The One That Makes It Clear That Some People Got Sent to Pegasus Because They Had Gone Beyond the Reach of Mere Earth Psychiatry. (Also Known As: John Sheppard Is the Goddamn Batman.) Five Ways John Sheppard Gets Laid, by dirty_diana. Stargate: Atlantis, and you probably don't need to know anything about the canon to read this, but I would think it would help. If you're short on time, I have a handy summary for you.
So. On the previous post, cad27 was the first (but by no means the last) to complain that there was no SGA story in the set. To which I had, as it happens, an obvious and easy response, namely: there was supposed to be. But this story wouldn't load, and it was getting late, and the post was already long enough that most American high school students would just buy the Cliffs Notes for it, so...I left it out. I see now that I was wrong to do this.
But if this had been in the previous set, it would've probably been the most classic TTNH story in there. It's five variations on a single theme, which I assume I don't need to explain, what with the title. (There is Sheppard. There is sexin'. Aaaaaand now most of you have already stopped reading this rec, leaving me free to just say random shit, not that I don't take that freedom regularly anyway.)
What I love about this story, about the use of the TTNH concept in this particular way, is that it undercuts my resistance. Because, okay, I know that the writers and (apparently) Joe Flanigan believe that Sheppard is a nuclear warhead of libido with the launch sequence down to 10 seconds, but - if he is, someone, likely Rodney, totally cut the red wire. Or, put it this way: if Sheppard is Kirk, he's Kirk in a chastity belt that can only be unlocked by Ancients, and even then he mostly looks kind of scared, like he'd really rather keep it on and just play a nice game of Go Fish instead.
My point is that he's got a weird - I don't know. Asexual chemistry? Like, he seems to get along with most people, at least superficially, but it's hard for me to imagine him having sex with them. Jerking off and thinking about them, maaaaaaaybe, but actually touching them and being touched by them? For me, that doesn't so much work, except with McKay, who seems to have a free pass into the Sheppard No Touch Zone. So when John switches on Love Monster Mode (and you can, like, see him switching it on, like it's almost physically painful for him to do it), my disbelief starts rattling its chains.
But if you frame Sheppard getting laid as a TTNH story, then it's suddenly all better. I don't need to worry about my own personal Sheppard Vision Statement, and I can just enjoy. And I do enjoy all these stories, because they are all so perfectly fucking in character. See, once I get into the story, my disbelief stops screaming, because the Sheppard No Touch Zone is in full and perfect operation here, just...well. With sex. You'll see. And then you, too, will say: "Oh, John. It's totally too late for therapy, isn't it?"
The One That Reveals to Me That Either Jack O'Neill Is a Cock-Eyed (Shut up. You Know What I Mean.) Optimist or I Am. I'm Not Sure Which Proposition Is Scarier. Five Holidays Jack O'Neill Never Celebrated, by cofax7. Stargate: SG-1. I have no idea if you need to know the canon here. I can tell you that I didn't let a lack of knowledge stop me, though.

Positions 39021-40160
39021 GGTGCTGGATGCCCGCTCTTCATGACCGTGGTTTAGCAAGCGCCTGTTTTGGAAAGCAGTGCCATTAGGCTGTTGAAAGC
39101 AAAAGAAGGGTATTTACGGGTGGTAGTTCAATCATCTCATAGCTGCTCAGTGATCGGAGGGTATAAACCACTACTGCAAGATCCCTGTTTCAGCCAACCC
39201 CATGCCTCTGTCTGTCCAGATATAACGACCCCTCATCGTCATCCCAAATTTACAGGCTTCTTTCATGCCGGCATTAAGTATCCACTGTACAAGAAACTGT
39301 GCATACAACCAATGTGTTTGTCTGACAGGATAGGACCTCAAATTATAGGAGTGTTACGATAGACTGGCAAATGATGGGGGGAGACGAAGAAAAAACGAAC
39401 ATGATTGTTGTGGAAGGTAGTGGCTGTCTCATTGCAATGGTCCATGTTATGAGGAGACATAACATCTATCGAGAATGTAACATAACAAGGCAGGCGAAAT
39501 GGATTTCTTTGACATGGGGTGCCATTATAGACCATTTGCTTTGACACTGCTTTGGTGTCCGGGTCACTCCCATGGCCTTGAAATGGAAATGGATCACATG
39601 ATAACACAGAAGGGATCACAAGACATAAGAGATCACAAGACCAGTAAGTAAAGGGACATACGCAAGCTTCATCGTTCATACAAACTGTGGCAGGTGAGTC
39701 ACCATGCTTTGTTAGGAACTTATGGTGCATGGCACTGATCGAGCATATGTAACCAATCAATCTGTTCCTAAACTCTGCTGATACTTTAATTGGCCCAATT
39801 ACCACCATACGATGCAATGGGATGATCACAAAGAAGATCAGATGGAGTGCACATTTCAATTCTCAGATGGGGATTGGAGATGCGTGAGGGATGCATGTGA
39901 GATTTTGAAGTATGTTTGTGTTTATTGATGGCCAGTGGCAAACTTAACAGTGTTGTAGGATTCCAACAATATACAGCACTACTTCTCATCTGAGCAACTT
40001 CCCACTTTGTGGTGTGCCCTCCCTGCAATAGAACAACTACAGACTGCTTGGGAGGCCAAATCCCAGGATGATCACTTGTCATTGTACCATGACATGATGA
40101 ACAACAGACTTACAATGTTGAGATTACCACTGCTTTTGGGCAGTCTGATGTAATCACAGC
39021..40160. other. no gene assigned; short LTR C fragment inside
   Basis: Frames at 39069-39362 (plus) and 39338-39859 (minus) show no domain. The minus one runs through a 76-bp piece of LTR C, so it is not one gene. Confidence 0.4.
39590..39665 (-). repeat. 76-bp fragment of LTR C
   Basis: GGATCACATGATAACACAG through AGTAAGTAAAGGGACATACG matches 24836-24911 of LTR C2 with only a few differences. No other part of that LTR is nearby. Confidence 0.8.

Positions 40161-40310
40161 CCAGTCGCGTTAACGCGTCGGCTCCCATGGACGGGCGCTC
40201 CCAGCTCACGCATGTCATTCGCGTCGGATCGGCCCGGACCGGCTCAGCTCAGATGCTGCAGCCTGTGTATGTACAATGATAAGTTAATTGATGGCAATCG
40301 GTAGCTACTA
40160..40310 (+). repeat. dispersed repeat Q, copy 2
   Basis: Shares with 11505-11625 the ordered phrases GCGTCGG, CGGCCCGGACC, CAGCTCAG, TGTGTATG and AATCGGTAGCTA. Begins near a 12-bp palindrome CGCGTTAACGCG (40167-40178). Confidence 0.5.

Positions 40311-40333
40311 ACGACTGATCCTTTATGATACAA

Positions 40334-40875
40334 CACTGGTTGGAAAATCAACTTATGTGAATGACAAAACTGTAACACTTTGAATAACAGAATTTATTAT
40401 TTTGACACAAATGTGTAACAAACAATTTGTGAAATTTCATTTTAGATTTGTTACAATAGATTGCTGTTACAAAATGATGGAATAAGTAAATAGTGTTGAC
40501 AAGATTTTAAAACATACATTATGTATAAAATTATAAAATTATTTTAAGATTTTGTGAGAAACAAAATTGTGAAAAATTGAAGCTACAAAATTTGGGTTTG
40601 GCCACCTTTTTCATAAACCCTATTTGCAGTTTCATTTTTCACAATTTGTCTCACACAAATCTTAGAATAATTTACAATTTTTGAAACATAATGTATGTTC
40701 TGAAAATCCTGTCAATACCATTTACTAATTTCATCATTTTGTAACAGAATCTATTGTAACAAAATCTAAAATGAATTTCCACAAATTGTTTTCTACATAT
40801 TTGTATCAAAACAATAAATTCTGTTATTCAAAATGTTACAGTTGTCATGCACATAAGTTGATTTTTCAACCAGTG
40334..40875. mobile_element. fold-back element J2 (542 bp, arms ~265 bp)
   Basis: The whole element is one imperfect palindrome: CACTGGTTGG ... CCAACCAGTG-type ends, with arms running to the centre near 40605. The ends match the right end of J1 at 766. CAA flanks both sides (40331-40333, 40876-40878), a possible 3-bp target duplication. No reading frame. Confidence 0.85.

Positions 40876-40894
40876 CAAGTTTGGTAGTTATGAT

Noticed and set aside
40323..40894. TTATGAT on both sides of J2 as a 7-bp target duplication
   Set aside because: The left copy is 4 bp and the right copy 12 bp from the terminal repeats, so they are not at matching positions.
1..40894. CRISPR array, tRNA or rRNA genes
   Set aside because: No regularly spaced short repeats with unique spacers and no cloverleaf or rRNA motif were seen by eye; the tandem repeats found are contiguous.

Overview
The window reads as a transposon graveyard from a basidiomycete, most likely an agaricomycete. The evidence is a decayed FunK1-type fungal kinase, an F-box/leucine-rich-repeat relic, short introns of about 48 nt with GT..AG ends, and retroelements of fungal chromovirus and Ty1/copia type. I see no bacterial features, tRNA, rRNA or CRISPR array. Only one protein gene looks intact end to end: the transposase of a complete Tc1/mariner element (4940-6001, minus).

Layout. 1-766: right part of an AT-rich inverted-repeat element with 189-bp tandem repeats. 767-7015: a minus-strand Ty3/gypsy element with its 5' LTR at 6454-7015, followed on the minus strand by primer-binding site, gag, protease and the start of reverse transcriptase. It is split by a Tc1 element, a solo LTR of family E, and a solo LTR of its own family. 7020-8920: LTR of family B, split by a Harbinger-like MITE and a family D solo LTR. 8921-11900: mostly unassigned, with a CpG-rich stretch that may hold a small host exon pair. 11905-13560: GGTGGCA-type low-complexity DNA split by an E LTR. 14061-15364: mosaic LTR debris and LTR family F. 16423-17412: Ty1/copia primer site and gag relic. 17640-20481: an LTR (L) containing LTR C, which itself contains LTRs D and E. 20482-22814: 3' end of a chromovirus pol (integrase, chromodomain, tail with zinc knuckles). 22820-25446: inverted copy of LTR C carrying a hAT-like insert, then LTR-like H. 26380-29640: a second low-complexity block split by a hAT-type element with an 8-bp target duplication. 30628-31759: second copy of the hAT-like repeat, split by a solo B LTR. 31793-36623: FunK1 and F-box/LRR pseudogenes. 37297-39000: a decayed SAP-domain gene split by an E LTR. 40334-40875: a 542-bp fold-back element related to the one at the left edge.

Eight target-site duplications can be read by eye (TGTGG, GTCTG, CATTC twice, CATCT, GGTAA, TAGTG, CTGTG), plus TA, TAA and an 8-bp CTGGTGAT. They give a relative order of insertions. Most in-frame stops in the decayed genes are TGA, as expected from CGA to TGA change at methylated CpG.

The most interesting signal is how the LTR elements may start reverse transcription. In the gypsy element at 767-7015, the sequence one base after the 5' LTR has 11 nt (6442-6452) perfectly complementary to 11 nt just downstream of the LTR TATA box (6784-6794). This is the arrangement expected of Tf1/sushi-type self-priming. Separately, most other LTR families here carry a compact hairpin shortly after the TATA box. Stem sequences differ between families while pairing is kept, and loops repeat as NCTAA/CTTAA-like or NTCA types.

Also in the comments to the last post, cofax7 said, basically, thanks for the rec but, well, I think my Jack O'Neill TTNH story is better. To which I said, "I like the story and I am doing the judgment-making around here and so you will kindly take your authorial opinions and...wait. You wrote a Jack O'Neill TTNH? I...huh." So then I had to go read that, obviously.
And my immediate reaction was: wow, she's right. I mean, the Teal'c story is excellent - I said it and I stand by it - but this one is even better.
Cofax seems to use TTNH as an opportunity to tell mini-stories, and I love the five stories she's telling here, because: oh, Jack. This is Jack through and through. The first one, in particular, has a kind of lingering sadness to it, at least for me, because that isn't quite the Jack we know. He's the Jack from before the stargate, the Jack he'd be if everything from the movie onwards had never happened. And I just find it sad that - well, Jack had to lose everything to become the kind of guy who could appreciate what he'd had.
And I find it interesting that - well. I said in the last post that TTNH stories tend to be sad and disturbing, that they are by their very nature prone to sadness and disturbance (that's not the right word, but you know what I mean), but - this one isn't, even though some of the scenarios really should be, and again, I attribute that to Jack. (Okay, to Cofax's writing skill, too. But I'm talking about Jack, here, and if I get off-topic, there's really no hope for any of us.) He's such a survivor - and he has such a long history of winning against long odds - that I fully expect every segment in this story to end happily (except the first one). The happy ending is implied, at least in my happy-ending-fixated brain, because Jack doesn't give up until there is one. And oh my god I love him so much for that.
So love is my basic reaction to this story. (Plus jaw-dropping astonishment that I missed it until now, but I'm choosing to focus on the love, here.)